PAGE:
‘Star Wars: The Rise of Skywalker’ Forces Rose Tico Into the Background and That’s a Major Mistake

‘Star Wars: The Rise of Skywalker’ Forces Rose Tico Into the Background and That’s a Major Mistake

23 Dec 2019 (PT)
STAR WARS: THE RISE OF SKYWALKERTHE RISE OF SKYWALKERRISE OF SKYWALKERSKYWALKERSTAR WARS

Star Wars: The Rise of Skywalker arrived in theaters this past weekend with what can be charitably defined as an impossible set of expectations. No matter who wrote and directed the film, this latest chapter was always going to be the concluding chapter in both a new trilogy of Star Wars films, and the concluding entry in a 40-plus year franchise of nine connected stories. Fans of every ilk were going to bring with them a lot of baggage into this new film. Whatever talents co-writer and director JJ Abrams has, it’s hard to imagine him pleasing every corner of the Star Wars fandom with his new film.

Yet The Rise of Skywalker makes a lot of choices that are dubious at best, and truly infuriating at worst. One of the most baffling and troubling creative decisions isn’t, perhaps, the most obvious one. No, the biggest issue in this movie isn’t the reveal of Rey’s lineage and how it kinda-sorta goes against what we learned of Rey in The Last Jedi, or the fate of Kylo Ren and whether he can be turned to the light side of the Force. The biggest mistake is how this movie ignores Rose Tico.

The rest of this article contains spoilers.

A Bad Feeling About This

As portrayed by Kelly Marie Tran, Rose Tico is one of the many bright spots of the 2017 film Star Wars: The Last Jedi. When we meet Rose, it’s as she’s grieving over the loss of her sister Paige, whose act of bravery in the opening setpiece saves the Resistance from total destruction. Rose is a mechanic we meet via Finn, the ex-Stormtrooper who works with the Resistance. Finn John Boyega makes a thorny first impression with Rose, who idolizes the young hero until she realizes that he’s attempting to steal an escape pod so that he can reunite with Rey Daisy Ridley. 

Rose’s resolve in the face of terror and cynicism — even though Finn’s reasons for wanting to take the escape pod are arguably noble if self-involved, she’s instantly unwilling to let him desert the rest of the group — is admirable in part because it ends up inspiring Finn throughout The Last Jedi. Her character arc in the Rian Johnson-directed film concludes with her stopping Finn from sacrificing himself for the good of the group. After she takes a ship of her own to crash into his to stop himself from a kamikaze mission, she espouses the film’s overall message: “That’s how we’re gonna win. Not fighting what we hate. Saving what we love.”

Because enough of the Internet is a true garbage fire, Rose was not met with widespread love as a character, but enough pockets of scorn and calumny. No doubt, some people who dislike The Last Jedi as a whole have legitimate criticisms, some centered on the subplot in which Rose and Finn travel to the planet of Canto Bight to rendezvous with an infamous hacker only to be waylaid in their quest. But much of the commentary surrounding Rose was targeted either on the gender and race of the character and actress, or on Kelly Marie Tran’s weight. When she left social media in the middle of 2018, it was both a sad example of Internet bullying winning the day and an understandable reaction on her part. Her response in The New York Times a couple months later was admirable and courageous. If you don’t have to be on social media, and this is how you’re treated, why stay?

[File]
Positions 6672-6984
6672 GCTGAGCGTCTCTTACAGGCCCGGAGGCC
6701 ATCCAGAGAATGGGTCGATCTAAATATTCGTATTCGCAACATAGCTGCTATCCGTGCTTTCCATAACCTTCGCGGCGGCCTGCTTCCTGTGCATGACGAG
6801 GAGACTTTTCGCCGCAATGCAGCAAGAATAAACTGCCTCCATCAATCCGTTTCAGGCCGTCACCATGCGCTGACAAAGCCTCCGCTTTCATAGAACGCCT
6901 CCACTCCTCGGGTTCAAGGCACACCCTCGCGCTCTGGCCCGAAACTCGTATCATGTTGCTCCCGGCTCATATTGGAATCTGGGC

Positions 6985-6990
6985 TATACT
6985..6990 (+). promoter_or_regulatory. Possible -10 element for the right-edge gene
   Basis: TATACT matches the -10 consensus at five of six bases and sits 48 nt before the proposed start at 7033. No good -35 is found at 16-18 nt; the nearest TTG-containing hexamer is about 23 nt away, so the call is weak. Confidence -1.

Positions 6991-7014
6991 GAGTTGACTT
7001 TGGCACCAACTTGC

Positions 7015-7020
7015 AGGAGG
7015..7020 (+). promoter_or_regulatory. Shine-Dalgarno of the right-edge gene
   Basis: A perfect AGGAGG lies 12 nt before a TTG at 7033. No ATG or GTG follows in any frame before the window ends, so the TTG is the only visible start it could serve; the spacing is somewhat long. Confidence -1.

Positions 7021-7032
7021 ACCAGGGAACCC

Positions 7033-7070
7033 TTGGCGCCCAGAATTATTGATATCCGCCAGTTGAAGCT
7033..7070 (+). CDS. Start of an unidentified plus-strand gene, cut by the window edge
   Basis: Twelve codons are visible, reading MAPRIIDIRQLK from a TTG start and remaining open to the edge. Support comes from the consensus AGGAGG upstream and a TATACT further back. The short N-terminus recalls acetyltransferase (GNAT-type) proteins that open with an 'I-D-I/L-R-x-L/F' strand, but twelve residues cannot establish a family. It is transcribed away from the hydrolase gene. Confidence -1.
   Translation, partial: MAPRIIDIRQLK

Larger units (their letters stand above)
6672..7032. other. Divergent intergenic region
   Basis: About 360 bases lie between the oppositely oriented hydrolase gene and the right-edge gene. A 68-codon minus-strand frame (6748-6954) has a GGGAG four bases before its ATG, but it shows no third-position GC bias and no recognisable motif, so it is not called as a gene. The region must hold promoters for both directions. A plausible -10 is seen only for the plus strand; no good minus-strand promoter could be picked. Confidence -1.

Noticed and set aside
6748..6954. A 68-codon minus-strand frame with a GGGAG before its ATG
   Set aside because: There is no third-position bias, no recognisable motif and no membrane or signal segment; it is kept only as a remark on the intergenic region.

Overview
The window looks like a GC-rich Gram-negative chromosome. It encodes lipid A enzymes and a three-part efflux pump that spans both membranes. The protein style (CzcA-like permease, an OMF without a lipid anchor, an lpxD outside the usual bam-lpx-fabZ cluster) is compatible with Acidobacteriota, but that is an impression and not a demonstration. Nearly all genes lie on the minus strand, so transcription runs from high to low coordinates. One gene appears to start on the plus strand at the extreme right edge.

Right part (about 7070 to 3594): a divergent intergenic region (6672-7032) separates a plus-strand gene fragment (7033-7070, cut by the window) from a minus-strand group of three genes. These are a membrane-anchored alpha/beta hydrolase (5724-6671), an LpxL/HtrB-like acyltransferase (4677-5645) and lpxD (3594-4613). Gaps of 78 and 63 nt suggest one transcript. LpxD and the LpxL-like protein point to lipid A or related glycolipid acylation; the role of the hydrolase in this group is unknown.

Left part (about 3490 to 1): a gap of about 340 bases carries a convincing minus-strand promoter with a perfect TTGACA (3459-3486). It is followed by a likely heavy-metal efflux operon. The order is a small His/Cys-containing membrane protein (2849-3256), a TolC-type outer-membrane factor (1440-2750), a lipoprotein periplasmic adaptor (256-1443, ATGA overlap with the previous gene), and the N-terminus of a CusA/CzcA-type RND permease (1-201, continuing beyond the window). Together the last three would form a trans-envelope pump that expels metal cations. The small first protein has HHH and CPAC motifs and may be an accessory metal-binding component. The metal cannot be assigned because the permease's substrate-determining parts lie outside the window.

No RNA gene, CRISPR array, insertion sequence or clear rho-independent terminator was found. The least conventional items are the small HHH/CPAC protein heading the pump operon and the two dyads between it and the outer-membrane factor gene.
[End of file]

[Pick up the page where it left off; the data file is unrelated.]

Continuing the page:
An Awakening

When JJ Abrams was announced as the new director and co-writer of The Rise of Skywalker, there was largely a kind reaction to his return. Fans who disliked The Last Jedi saw him as a savior to right the ship even though some of those same fans were plenty disdainful of The Force Awakens. And fans of The Last Jedi were at least glad to see Abrams taking the helm as opposed to Colin Trevorrow. But whatever Abrams has said in recent interviews about liking The Last Jedi and not undoing its storytelling choices feels very much at odds with the film, best exemplified by Rose.

Rose is in Rise, to be fair. She’s there, but you mostly have to keep an eye out for her amid a larger group of Resistance fighters, such as Snap Wexley you know, the guy Greg Grunberg plays, General Leia Organa the late Carrie Fisher, and Beaumont Kin Dominic Monaghan, a new good guy who makes such a minimal impact that you’ll be hard-pressed to remember what his name even is.

In essence, in The Rise of Skywalker, Rose Tico has been downgraded from an equal hero to Rey, Finn, and Poe Dameron, to a functionary of the Resistance, an interchangeable cog whose dialogue could largely be spoken by any given extra. It’s a criminally disappointing conclusion for one of the most exciting characters in the series. Perhaps worst of all, it’s very hard to give a lot of leeway to Abrams and co-writer Chris Terrio for what they choose to do, or not do, with Rose here. At best, they simply had too many characters to service in 140 minutes; at worst, they saw Rose as a symbol of what they disliked about The Last Jedi, and thus a problem to solve.

Let the Past Die